Violence in Church


Henrico county – just a rock’s throw from my front door – was the location of an aggravated battery on a local pastor, James Bullock.

8am on a Saturday… quiet study time for many pastors… there is a knock on the church door.  Two men looking for assistance (so they claimed) attempted a strong arm robbery once Pastor Bullock let them in.  When he wasn’t able to produce any money, they stabbed him multiple times.  Pastor Bullock was discovered later and rushed to the ER.  Thankfully he is expected to make a full recovery (read story here).

Pastors – we are seen as easy marks… turn the other cheek and all of that.  We HAVE to think about security.  We are the shepherds of the sheep.  Protecting the flock from wolves.  And I don’t know about you, but this pastor would rather be a SHEEP DOG than a SHEEP any day!

Think about it –  crimes in churches are increasing faster than any locale in this country the last two years (see NCIC).  During a weekend, for example, most churches have almost everyone facing the same direction, away from the door, with often no security in place.  Any drunk or disorderly person with a grudge (against his girl from the previous night’s fight, against the pastor for the counseling his wife received, or against his neighbor for the property dispute) knows exactly where to find their intended target, can walk up on them without a second look and without the target being aware.  They are fairly sure no one in a church will put up any serious resistance.  And most of the time experience has shown the police can’t even be called or respond in time to apprehend the subject while still on scene.

Pastors – protect yourself.  Protect your people.  Here are some basic ideas to get you started:

  • If legal and you feel justified, arm yourself.  If you cannot or are not willing, make sure you keep the doors locked when in the church by yourself.
  • Someone at the door need help when you are in the building by yourself?  Be sensible – have them wait while you call another leader to meet you at the church.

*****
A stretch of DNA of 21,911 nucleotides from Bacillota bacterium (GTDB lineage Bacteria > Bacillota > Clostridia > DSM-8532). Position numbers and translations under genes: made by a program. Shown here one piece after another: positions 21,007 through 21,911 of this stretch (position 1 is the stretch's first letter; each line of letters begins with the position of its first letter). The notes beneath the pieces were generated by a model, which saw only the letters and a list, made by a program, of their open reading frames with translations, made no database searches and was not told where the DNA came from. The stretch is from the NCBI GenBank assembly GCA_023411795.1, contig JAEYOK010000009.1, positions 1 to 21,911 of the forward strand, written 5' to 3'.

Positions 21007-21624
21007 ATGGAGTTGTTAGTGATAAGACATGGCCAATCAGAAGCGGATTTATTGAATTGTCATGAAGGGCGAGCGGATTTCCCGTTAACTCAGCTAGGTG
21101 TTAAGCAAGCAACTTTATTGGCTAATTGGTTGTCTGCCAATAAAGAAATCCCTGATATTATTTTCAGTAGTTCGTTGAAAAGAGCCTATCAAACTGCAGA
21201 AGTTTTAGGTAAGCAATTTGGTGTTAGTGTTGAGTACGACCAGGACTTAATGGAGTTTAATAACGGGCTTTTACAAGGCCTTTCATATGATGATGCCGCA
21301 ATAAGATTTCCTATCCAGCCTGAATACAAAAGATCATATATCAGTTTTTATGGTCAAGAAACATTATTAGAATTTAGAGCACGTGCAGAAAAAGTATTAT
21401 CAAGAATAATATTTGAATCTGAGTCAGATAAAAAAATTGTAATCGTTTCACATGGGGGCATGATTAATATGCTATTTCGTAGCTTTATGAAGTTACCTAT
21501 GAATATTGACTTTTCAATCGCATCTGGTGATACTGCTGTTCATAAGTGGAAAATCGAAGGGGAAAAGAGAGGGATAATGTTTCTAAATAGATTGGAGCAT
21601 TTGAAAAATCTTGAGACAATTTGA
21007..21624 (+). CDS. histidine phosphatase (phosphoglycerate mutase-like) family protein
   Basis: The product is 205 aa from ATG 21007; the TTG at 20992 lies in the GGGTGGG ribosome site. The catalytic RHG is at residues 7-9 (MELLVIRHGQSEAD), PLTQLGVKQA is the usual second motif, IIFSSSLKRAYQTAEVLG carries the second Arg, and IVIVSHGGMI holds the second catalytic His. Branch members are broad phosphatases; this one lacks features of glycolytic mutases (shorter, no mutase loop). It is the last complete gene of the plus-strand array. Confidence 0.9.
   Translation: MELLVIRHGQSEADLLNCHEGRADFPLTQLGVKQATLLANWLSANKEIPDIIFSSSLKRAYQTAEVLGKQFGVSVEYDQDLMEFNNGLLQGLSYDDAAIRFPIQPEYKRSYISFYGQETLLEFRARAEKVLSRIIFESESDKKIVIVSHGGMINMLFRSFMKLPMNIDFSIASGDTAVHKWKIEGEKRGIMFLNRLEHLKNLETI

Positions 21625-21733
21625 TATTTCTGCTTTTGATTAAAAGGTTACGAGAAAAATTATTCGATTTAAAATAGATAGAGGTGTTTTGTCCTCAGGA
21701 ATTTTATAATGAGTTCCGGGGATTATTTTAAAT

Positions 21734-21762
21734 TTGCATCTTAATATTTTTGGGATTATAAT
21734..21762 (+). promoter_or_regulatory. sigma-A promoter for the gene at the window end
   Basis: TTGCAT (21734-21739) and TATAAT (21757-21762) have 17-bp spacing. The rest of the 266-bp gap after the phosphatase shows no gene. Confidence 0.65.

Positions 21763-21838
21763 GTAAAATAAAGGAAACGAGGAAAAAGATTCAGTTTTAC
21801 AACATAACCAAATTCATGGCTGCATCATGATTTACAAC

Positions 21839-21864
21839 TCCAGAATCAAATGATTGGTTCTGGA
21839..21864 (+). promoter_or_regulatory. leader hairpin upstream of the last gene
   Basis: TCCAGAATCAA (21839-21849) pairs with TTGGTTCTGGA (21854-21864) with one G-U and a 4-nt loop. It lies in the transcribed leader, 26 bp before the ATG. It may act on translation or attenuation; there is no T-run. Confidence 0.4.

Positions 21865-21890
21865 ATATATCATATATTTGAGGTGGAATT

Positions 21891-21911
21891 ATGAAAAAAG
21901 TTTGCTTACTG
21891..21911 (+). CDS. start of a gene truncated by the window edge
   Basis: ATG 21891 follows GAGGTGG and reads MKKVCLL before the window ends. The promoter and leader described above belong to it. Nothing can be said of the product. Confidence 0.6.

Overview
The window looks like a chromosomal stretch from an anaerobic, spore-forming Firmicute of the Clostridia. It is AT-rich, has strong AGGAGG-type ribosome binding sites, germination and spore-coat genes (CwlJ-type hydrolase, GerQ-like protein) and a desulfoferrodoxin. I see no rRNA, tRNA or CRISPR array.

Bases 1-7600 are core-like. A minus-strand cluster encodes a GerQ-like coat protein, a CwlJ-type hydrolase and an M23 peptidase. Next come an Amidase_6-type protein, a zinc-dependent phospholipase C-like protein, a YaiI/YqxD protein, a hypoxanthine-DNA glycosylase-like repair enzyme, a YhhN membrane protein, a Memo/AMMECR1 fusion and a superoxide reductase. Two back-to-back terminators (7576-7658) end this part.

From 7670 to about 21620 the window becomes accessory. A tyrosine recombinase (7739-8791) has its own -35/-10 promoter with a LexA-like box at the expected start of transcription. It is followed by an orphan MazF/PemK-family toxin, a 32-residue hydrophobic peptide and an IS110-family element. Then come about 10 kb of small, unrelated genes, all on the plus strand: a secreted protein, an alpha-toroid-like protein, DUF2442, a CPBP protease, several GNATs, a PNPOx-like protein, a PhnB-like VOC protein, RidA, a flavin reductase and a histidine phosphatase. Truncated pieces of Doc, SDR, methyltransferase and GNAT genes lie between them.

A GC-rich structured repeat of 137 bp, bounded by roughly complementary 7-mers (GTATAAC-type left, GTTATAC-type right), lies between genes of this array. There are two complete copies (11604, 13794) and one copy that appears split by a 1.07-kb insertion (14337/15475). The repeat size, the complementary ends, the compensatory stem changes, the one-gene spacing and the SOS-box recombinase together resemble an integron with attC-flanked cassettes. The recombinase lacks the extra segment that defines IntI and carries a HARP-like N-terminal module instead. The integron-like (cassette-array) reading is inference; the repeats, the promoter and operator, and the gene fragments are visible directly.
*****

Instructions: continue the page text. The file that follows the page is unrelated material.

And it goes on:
• Light your parking lot (this should go without saying – but take a look around!!).  Escort anyone leaving after dark to their vehicle if leaving by themselves.
  • Recruit off duty police officers in your church to form security teams for your weekend gatherings.  It can be as simple as attending one service with their family, and a second service by themselves “on-duty”… sitting by themselves, in a back corner of the room where they have tacitical superiority.  Ask them to wear their duty weaon and/or radio discreetly and use their police eyes, not their church-attender eyes.  Empower them with the critical task of safeguarding that meeting.
  • Give the local police department (especially if they have a tactical team) the architectural drawings to your building BEFORE they need them.
  • Mark the exterior doors clearly with large reflective numbers that are visible from the street or parking lot (tell the 911 dispatcher to meet you at door #2, for example).
  • Have an evacuation/shelter-in-place plan established and practiced with your leaders.
  • Pre-designate someone in your auditorium to call 911 should the situation arise.

2 thoughts on “Violence in Church

  1. This may sound really weird, ok, it is really weird. A few years back I had this overwhelming feeling to protect the flock. Actually one member in the flock. I had a vivid mental image of somebody coming in the sanctuary and blasting away at this guy. I Love this fellow, I have watched him grow from a useless drunk to a servant of the Lord. Anyway, I started to pack iron, which I never did before or have since [in the church, during service that is]. I am legal,have a permit, and was raised with hand guns in a rural area.
    The threat never materialized. I stopped packing, the guy went on to get his masters at Virginia tech. Yep, engineering. He was the first guy Cho shot at, and the last, but by the Grace of God was unscathed.
    So I am God’s worse prophet. But I will not ignore such feelings. I love my church, and Point of the Spear is a great movie with a great moral story, but nobody should come looking for trouble at my church. Most of us are trained to some level, and we would all die for the other guy.
    Life is dangerous. Defend yourself.

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